Upcoming Events

Thursday Lecture Series are open to Columbia faculty, students, and guests.
Special Events are open to the public, unless otherwise noted.

Thursday Lecture Series

Kinaesthetic Communities: The Body, the Archive, and Multicultural America

  • Whitney Laemmli, Lecturer in History, Columbia University
  • Julie Crawford, Associate Professor of English and Comparative Literature, Columbia University

In 1965, the American folklorist Alan Lomax set out on a mission: to view, code, catalogue, and preserve the totality of the world’s dance traditions. Believing that dance carried otherwise inaccessible information about social structures, work practices, and the history of human migration, Lomax and his collaborators gathered more than 250,000 feet of raw film footage and analyzed it using a new system of movement analysis. Lomax’s aims, however, went beyond the merely scientific.  >>

Thursday Lecture Series

The Empty Pavilion: Abstractions of Islam and Cold War Politics of Spirit

  • María González Pendás, Lecturer in Art History, Columbia University
  • Josef Sorett, Associate Professor of Religion and African-American Studies , Columbia University

Fought over technologies of mass destruction and space conquest, cultural diplomacy and geopolitical divides, the Cold War was also a conflict over religion, and more specifically a conflict where the “godless communism” of the East was set against the new rubric of nations “under God” in the West. The religious front was particularly apt for the Franquista regime then ruling over Spain, a regime looking to regain some of the political and economic legitimacy lost to its fascist pedigree. >>

Thursday Lecture Series

World in a Can: Spy Satellites and Military Preparedness, 1946–1986

  • Matthew Hersch, Visiting ACLS Fellow (2017-2018), Columbia University
  • Whitney Laemmli, Lecturer in History, Columbia University

Histories of the Cold War have connected America’s first spy satellites to the increasing inability of the United States to monitor the Soviet ballistic missile program during the late-1950s.  The technology of reconnaissance satellites, though, predates both the rockets necessary to loft them into orbit and the missiles the satellites later detected.  Advocates of spy satellites never viewed the technology simply as a solution to any single “intelligence gap,” but as a novel intelligence resource that would do what no previous technology could: photograph whole nations during peacetime.  Intended only as an “interim” technology until better platforms were invented, the first film-return spy satellites became a permanent fixture of national defense and helped define the parameters of the Nuclear Age. >>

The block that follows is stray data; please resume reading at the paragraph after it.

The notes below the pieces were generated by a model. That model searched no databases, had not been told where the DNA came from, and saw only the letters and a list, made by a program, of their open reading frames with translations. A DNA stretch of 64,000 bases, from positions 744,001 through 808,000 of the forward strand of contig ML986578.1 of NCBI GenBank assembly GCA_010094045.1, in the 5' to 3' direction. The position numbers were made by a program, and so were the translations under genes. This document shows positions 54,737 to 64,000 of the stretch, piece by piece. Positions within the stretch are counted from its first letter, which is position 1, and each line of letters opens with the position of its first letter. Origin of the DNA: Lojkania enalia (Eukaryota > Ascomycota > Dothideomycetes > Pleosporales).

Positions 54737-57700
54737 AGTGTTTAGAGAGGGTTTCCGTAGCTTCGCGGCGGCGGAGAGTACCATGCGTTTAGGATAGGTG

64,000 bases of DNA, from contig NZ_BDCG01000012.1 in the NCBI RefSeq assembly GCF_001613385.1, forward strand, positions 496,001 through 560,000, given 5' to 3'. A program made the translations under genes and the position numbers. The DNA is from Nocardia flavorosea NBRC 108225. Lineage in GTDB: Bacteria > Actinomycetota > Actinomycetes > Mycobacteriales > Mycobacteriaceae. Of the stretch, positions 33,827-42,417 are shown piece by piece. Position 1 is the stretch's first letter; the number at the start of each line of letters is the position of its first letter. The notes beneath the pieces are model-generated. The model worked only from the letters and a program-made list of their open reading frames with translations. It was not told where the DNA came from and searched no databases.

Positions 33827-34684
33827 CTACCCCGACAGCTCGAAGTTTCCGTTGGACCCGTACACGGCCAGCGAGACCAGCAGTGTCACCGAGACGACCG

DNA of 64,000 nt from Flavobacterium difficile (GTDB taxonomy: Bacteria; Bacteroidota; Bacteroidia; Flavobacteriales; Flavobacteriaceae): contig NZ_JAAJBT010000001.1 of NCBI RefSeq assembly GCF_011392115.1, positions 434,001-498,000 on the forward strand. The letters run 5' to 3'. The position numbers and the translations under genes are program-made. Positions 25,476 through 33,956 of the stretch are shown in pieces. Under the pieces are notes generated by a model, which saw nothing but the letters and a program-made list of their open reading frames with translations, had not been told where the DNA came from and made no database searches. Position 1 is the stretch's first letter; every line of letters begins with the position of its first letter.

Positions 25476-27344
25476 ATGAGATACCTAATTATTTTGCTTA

Thursday Lecture Series

(Re)Making Political Subjects: Interrogating Gender Quotas and Women’s Representation in Angola

  • Selina Makana, IRWGS Postdoctoral Fellow (2017-2020), Columbia University
  • Joelle M. Abi-Rached, Lecturer in Middle Eastern, South Asian, and African Studies (MESAAS), Columbia University

This talk examines how women in post-war Angola participate and are represented in electoral politics. Starting from the premise that the very idea of democratic politics is gendered, I argue that examining electoral politics, in particular the organization of political parties, campaigns and elections financing, from feminist and sociological perspectives can help explain the (limited) participation of women in national politics. >>

Thursday Lecture Series

The Problem of Slavery—and Poverty—in Western Culture

  • Christopher Florio, Lecturer in History, Columbia University
  • Jennifer Wenzel, Associate Professor of English and Comparative Literature and Middle Eastern, South Asian, and African Studies, Columbia University

Slavery and poverty are monumental problems, but they are generally assumed to be separate problems.  This talk will suggest that we might better understand both problems by breaking down the divide between their histories.  Beginning in the era of classical antiquity, we will survey the extent to which the conditions of poverty and slavery have intermingled across the centuries.  In particular, we will examine how slavery long functioned as a regime for managing the problem of poverty in the western world, unpacking case studies ranging from the practice of debt bondage in ancient Rome to proposals for enslaving beggars in early modern England.  At last we will turn to the late eighteenth century in order to consider the Anglo-American age of slave emancipation anew: to trace how poverty’s central yet ambiguous place in debates over emancipation was the outcome of an imaginative revolution we have only begun to explore. >>